Incus GmbH, a new metal Additive Manufacturing machine maker based in Vienna, Austria, will debut its novel metal AM system at Formnext 2019 this November. The company’s Hammer Series machine uses a technology based on the principle of photopolymerisation for the Additive Manufacturing of intricate metal components.
This new metal AM technology is said to combine excellent surface aesthetics for fine structures with cost-efficiency, reproducibility and increased manufacturing speed. The process uses a feedstock which is said to increase working environment safety, eliminate the need to invest in protective gas atmosphere solutions, and offers reproducibility without elaborate process parameters.
The company evolved from ceramic AM specialist Lithoz GmbH. “Our goal is to become an integral part of production in the metal industry. To achieve this, we are focusing on absolute service orientation and our passion for bringing innovative metal printing solutions to market. Quality and partnership are cornerstones of our business model,” stated Dr Gerald Mitteramskogler, CEO of Incus.
According to Incus, metal Additive Manufacturing technologies currently on the market offer the production of parts using relatively coarse metal powders in the range of around 40–100 µm. With the new Incus process, it is possible to use metal powders down to 20 µm at competitive build speeds.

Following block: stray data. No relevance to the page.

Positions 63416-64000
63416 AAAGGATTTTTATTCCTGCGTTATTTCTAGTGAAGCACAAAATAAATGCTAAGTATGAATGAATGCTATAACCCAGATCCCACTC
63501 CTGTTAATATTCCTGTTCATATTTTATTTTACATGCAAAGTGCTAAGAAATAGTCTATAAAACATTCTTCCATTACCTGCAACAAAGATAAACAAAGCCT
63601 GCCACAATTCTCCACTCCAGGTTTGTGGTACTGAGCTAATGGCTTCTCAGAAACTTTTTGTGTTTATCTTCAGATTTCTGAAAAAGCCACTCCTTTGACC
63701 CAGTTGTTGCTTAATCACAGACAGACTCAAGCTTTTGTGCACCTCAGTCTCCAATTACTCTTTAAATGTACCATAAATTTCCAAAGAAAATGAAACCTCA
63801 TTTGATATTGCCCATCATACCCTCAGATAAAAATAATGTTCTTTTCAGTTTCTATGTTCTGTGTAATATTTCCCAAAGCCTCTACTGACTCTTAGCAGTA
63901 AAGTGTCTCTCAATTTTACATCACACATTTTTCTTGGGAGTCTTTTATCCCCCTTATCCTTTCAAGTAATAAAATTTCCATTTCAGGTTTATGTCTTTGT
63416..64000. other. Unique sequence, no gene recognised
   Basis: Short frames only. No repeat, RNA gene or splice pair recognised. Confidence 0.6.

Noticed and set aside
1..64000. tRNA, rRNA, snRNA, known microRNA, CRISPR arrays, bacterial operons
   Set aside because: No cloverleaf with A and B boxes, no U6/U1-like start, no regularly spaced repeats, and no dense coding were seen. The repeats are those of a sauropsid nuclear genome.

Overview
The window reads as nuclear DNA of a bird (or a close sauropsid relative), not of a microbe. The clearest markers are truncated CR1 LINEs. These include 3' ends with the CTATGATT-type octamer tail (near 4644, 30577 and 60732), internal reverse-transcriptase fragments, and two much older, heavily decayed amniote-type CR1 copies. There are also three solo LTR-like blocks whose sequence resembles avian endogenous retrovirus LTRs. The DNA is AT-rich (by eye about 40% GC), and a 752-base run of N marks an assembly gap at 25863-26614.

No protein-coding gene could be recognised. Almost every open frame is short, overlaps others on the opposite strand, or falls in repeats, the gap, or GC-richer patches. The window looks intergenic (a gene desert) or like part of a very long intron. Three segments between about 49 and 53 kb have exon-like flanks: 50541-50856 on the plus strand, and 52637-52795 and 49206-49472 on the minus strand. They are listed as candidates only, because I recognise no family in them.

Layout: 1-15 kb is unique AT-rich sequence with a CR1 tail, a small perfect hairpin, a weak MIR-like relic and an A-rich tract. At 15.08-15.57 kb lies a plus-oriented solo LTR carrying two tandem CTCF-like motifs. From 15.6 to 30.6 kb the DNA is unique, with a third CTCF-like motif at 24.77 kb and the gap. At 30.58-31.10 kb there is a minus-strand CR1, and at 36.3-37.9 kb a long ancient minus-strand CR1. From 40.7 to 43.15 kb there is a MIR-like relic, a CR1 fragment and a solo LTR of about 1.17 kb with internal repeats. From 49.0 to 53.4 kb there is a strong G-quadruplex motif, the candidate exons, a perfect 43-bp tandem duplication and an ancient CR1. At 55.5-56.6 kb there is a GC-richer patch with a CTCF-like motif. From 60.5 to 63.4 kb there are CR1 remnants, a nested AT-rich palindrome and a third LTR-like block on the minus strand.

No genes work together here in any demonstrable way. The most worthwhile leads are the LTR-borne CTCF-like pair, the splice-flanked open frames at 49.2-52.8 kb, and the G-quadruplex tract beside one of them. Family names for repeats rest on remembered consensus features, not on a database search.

Mitteramskogler further added, “With our new printer series, it is not only possible to produce very small complex components with the finest surface structure, it also allows us to use new metal powder mixtures, such as non-weldable powders. In material development projects with our customers, we have already shown that we can achieve similar material properties compared to Metal Injection Moulding, a mass production process for metal parts. We are always happy to take on challenges concerning new materials or geometries to benchmark our process.”
Two beta machines are reported to have been in use for development for over a year, and feasibility studies have shown that the expectations for the technology are being met. Prof Carlo Burkhardt, Head of the Institute for Strategic Technology and Precious Metals at the University of Pforzheim and founder of local company MetShape, who has been involved in the development of applications for the new systems, stated, “We are always intrigued by cutting-edge technologies and are convinced that we are part of a new era in the metalworking industry. The components we produced in the beta phase with the printer exceeded our expectations.”
AM Ventures, known for strategically sustainable investments in advanced manufacturing technologies, especially Additive Manufacturing, is backing the company. Johann Oberhofer, Chief Technology Officer of AM Ventures, commented, “When the project was presented to us, we saw immediately that this was not a small boost to innovation. We believe that this new technology will open up many opportunities in the metal industry and we want to help make this happen.”